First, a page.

Robert: Is the Metal in America tour just you, or are you touring with a bunch of bands?

Stephen Pearcy: It depends. It’s a tough market out there right now, so we’ll see what happens. I’ll definitely pick up bands from either that city or we’ll bring a couple of people out with us. We’re still working on it.

Robert: You also talked about your book. How’s that coming along? I know that last I read about you, you were just drafting stuff up. Is it anything more formal?

Stephen Pearcy: I’m still working on it. I have to meet with the other writer, and we’ll take it from there. There was never a rush to do that in the first place, because when I release it, all hell’s breaking loose. It’s coming from me. I created that monster and I’m sure as hell gonna throw down, tell it like it is and be brutally honest. By no means is my book an attack. It’s a whole different aspect. It would be a cross between a Keith Richards and Steven Tyler kind of book, with a little Ratt ‘n’ Roll in there. It’s got to have substance; it can’t be the pussy/party/paycheck story.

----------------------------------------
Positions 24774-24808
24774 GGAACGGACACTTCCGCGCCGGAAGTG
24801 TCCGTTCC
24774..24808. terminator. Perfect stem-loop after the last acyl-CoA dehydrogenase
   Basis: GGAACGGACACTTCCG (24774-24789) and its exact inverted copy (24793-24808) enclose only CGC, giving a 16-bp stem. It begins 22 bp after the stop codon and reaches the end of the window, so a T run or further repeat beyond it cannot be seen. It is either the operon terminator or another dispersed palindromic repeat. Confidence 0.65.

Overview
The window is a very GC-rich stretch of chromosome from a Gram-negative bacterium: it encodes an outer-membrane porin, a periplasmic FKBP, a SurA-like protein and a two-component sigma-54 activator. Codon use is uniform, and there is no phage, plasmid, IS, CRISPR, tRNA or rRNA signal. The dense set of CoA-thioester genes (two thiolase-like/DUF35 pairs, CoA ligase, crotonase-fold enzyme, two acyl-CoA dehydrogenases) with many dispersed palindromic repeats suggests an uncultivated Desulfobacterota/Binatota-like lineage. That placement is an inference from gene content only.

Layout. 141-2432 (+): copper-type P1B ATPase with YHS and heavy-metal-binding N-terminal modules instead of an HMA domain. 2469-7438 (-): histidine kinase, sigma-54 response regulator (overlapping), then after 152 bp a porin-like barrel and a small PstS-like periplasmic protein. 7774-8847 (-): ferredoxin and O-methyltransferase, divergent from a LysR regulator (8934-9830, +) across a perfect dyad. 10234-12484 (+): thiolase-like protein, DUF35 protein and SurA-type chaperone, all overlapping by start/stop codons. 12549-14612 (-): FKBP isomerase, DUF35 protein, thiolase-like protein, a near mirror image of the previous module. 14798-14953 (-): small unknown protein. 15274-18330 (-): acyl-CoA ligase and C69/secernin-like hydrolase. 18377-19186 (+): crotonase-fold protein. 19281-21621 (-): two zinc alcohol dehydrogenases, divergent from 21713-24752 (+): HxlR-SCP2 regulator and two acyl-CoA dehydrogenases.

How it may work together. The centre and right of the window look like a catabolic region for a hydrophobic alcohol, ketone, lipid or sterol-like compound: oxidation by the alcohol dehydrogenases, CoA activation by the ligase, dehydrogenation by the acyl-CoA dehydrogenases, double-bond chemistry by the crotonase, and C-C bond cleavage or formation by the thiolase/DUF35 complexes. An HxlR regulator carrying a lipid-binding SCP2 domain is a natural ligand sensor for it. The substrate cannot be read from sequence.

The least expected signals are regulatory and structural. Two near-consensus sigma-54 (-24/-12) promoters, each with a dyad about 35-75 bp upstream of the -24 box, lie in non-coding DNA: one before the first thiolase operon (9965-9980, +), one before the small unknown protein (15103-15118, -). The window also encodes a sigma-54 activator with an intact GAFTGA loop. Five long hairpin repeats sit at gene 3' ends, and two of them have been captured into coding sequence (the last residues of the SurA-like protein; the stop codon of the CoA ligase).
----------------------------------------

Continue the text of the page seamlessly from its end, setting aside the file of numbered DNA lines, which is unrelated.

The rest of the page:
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  2. TBONE65 (3 years ago)

    cool interview.. stephen is a pretty self-aware dude. he knows whats what and thats cool, that hes not trying to redo 1987 over and over again shows good taste… i’l go see him OR ratt if in my area, did’nt know he was a guitar player either.. wish the guy and the band lots of luck, they’re talented dudes….


  3. Racke R. (3 years ago)

    yo yo, give us same xtra phat piece of RATTnROLL music !!

    sucker punch !!! you can do it

    O O